Monday, 26 November 2012


Competition Bug Bears!

Don’t you just hate it when competition entries aren’t acknowledged?

Taking time out from novel writing, to pen a few short stories, is proving to be a good exercise for writers block. Instead of leaving those little babies in my folder I’ve been giving them wings and sending them off to competitions.

Now, most of the time you get an acknowledgement in some form or another but recently I entered a very interesting one. The task involved continuing on the story from the point the posted piece stopped. I read and re-read the piece, did some research (wanted to show that I made a huge effort) and wrote my addition with great enthusiasm. It was a short piece but a great opportunity to showcase my talent and ability.

Five hundred words were typed with gusto, pasted to an email and sent. Then I waited and waited and nothing. (Not that I sat looking at the computer like a moron for a week, but you know what I mean) Not even an automated response email to acknowledge receipt. The only hint that it ended up somewhere, is that the email didn’t bounce back. It leaves me with no way of knowing if they received it.

I appreciate that owing to a large amount of entries to these competitions they can’t make individual replies to everyone, but surely an automated response to let me know it was received isn’t too much to ask.

So, do I resend and risk looking like stalker or do I leave it and count my losses?

Oh what to do?

Wednesday, 21 November 2012


Editing Dilemma Part 2

Well here’s the update, I decided to hold onto my manuscript because I got a rush of editing inspiration. This came after a rejection ((boo hoo) I admit though, I sent it out a tad too soon) but it turned out to be ‘nice’ rejection because the agent took the time to give me some very constructive feedback (thank you again nice agent).

I applied the advice combined with other bits I’ve received and something just clicked.  I also seemed to have left it long enough before revisiting, therefore approaching it with fresh eyes. I am currently a third of the way through but I’m enjoying the editing this time.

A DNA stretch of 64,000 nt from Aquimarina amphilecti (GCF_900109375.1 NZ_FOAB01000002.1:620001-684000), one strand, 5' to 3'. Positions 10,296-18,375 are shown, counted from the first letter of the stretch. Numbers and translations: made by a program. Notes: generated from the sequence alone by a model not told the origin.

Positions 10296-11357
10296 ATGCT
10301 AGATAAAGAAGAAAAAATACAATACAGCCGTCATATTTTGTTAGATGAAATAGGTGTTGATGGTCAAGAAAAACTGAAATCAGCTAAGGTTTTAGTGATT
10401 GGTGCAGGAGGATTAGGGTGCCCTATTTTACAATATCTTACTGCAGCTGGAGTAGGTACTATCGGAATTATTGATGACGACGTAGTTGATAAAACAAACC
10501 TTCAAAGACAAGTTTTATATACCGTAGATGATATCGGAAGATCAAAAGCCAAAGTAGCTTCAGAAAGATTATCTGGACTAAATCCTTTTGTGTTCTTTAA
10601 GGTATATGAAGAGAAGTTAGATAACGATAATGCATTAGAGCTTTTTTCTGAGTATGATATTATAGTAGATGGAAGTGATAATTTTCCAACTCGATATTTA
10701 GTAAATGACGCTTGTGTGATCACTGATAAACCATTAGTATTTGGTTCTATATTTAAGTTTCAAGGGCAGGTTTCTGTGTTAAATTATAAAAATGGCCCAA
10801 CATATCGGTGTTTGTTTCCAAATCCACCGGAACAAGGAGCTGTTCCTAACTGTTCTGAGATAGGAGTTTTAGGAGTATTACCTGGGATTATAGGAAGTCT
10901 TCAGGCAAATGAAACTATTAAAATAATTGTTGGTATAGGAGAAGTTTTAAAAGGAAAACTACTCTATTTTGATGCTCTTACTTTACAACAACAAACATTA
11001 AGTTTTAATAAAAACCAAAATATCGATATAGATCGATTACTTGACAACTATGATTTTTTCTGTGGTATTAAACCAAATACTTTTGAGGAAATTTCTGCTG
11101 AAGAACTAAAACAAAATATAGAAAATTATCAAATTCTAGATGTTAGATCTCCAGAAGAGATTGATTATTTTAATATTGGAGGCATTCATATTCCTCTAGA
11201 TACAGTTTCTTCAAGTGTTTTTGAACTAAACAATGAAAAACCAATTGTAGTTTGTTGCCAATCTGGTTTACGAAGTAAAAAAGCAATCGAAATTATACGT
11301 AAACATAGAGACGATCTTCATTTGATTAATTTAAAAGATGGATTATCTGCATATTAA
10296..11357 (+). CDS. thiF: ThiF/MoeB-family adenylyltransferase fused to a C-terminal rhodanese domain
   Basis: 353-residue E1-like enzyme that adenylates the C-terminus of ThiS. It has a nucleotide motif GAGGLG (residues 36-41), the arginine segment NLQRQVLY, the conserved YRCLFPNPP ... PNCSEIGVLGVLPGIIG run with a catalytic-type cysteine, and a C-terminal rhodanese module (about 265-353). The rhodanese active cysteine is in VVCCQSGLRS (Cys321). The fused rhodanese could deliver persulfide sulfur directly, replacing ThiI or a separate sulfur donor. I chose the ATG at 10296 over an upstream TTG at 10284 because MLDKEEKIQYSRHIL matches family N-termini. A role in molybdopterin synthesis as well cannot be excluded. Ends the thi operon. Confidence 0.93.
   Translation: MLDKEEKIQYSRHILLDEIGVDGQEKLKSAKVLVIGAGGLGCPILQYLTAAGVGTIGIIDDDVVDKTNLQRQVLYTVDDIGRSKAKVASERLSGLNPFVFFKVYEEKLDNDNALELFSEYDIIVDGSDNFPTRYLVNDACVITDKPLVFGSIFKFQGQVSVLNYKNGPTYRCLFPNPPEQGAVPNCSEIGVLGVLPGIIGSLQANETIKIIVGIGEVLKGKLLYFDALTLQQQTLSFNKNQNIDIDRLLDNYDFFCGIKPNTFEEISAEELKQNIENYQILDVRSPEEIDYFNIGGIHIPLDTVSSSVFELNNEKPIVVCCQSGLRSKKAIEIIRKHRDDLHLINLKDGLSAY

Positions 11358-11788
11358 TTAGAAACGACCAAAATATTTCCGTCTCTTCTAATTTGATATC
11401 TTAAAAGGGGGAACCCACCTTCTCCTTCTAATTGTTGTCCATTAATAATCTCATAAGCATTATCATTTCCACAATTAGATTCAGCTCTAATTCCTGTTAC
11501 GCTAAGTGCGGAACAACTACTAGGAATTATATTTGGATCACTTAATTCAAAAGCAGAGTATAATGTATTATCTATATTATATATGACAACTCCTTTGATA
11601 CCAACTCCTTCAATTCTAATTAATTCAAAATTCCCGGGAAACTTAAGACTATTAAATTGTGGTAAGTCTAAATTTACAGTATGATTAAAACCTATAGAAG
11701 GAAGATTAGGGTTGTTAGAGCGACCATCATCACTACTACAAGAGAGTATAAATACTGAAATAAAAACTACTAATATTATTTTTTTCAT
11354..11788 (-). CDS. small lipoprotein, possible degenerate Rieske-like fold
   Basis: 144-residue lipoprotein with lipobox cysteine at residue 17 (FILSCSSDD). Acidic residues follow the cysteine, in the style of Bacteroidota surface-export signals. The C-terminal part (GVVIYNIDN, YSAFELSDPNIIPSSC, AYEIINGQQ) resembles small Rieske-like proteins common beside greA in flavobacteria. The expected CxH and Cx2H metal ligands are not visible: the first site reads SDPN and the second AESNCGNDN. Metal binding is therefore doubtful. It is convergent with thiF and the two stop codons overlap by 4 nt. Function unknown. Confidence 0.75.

So, maybe when it’s complete it could be good practice to put some distance and still give it to said trusted writing colleague (refer to previous blog post). With less sleepless nights (because my characters have quietened and I’m making less additions and corrections in my head at night instead of trying to sleep) there is less chance of getting arrested for breaking his door down to get my manuscript back or I could just hide it in the attic, but would I be tempted to peek.

Oh what to do?

Saturday, 20 October 2012

Wednesday, 19 September 2012


Editing Dilemma

I’m currently trying to put distance between myself and my manuscript for a period of time, to allow for proper editing. A trusted writing colleague has offered to take possession of it to ensure I will be able to stay away.  The length of time is to be determined by me.

However, the idea of it being at a different location scares the bejeysus out of me. But I am tempted.

The one thing stopping me is the fear that the authorities will be called if I try to break down the door to get at my manuscript, after sleepless nights of hearing my characters. You know those nights, when you make corrections and additions in your head, no pen in sight.

Oh, what to do?

Monday, 27 August 2012




Do some people thrive on negativity?

Have people forgotten how to be positive? I did an experiment recently, in the Doctors waiting room, of all places. Bear with me not as off the wall as it sounds. It’s as good a place as any. You know, there’s the awkward silence, and then someone makes eye contact or starts a general conversation that you feel obliged to respond to. Typically Irish, the weather came up as the topic of conversation. I decided to take part in this conversation but when someone said something negative I consciously hit it with a positive. It went something like this: